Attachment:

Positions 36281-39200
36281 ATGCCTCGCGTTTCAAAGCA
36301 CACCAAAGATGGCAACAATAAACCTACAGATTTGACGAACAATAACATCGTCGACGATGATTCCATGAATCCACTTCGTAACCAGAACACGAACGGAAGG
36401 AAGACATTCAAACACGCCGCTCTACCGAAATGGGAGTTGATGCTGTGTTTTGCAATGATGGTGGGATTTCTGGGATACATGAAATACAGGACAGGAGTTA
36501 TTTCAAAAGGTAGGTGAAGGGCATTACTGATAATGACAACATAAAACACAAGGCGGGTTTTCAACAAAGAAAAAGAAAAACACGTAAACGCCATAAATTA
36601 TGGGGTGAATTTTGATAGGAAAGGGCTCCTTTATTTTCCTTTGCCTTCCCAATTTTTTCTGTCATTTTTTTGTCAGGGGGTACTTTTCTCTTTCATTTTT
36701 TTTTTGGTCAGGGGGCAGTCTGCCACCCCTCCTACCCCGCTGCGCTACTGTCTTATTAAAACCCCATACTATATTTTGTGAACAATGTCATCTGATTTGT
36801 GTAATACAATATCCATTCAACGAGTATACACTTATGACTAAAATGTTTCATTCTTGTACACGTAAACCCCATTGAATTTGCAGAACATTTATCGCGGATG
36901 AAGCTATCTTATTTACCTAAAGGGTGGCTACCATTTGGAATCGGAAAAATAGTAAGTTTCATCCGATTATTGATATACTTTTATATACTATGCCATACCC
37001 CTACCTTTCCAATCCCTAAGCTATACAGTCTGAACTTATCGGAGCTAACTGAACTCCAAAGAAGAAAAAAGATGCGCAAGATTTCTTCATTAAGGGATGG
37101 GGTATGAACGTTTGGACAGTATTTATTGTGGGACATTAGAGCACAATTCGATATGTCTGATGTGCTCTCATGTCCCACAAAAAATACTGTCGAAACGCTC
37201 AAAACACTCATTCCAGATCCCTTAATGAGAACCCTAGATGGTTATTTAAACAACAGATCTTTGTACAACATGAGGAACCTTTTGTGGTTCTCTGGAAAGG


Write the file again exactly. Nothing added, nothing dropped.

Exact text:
Positions 36281-39200
36281 ATGCCTCGCGTTTCAAAGCA
36301 CACCAAAGATGGCAACAATAAACCTACAGATTTGACGAACAATAACATCGTCGACGATGATTCCATGAATCCACTTCGTAACCAGAACACGAACGGAAGG
36401 AAGACATTCAAACACGCCGCTCTACCGAAATGGGAGTTGATGCTGTGTTTTGCAATGATGGTGGGATTTCTGGGATACATGAAATACAGGACAGGAGTTA
36501 TTTCAAAAGGTAGGTGAAGGGCATTACTGATAATGACAACATAAAACACAAGGCGGGTTTTCAACAAAGAAAAAGAAAAACACGTAAACGCCATAAATTA
36601 TGGGGTGAATTTTGATAGGAAAGGGCTCCTTTATTTTCCTTTGCCTTCCCAATTTTTTCTGTCATTTTTTTGTCAGGGGGTACTTTTCTCTTTCATTTTT
36701 TTTTTGGTCAGGGGGCAGTCTGCCACCCCTCCTACCCCGCTGCGCTACTGTCTTATTAAAACCCCATACTATATTTTGTGAACAATGTCATCTGATTTGT
36801 GTAATACAATATCCATTCAACGAGTATACACTTATGACTAAAATGTTTCATTCTTGTACACGTAAACCCCATTGAATTTGCAGAACATTTATCGCGGATG
36901 AAGCTATCTTATTTACCTAAAGGGTGGCTACCATTTGGAATCGGAAAAATAGTAAGTTTCATCCGATTATTGATATACTTTTATATACTATGCCATACCC
37001 CTACCTTTCCAATCCCTAAGCTATACAGTCTGAACTTATCGGAGCTAACTGAACTCCAAAGAAGAAAAAAGATGCGCAAGATTTCTTCATTAAGGGATGG
37101 GGTATGAACGTTTGGACAGTATTTATTGTGGGACATTAGAGCACAATTCGATATGTCTGATGTGCTCTCATGTCCCACAAAAAATACTGTCGAAACGCTC
37201 AAAACACTCATTCCAGATCCCTTAATGAGAACCCTAGATGGTTATTTAAACAACAGATCTTTGTACAACATGAGGAACCTTTTGTGGTTCTCTGGAAAGG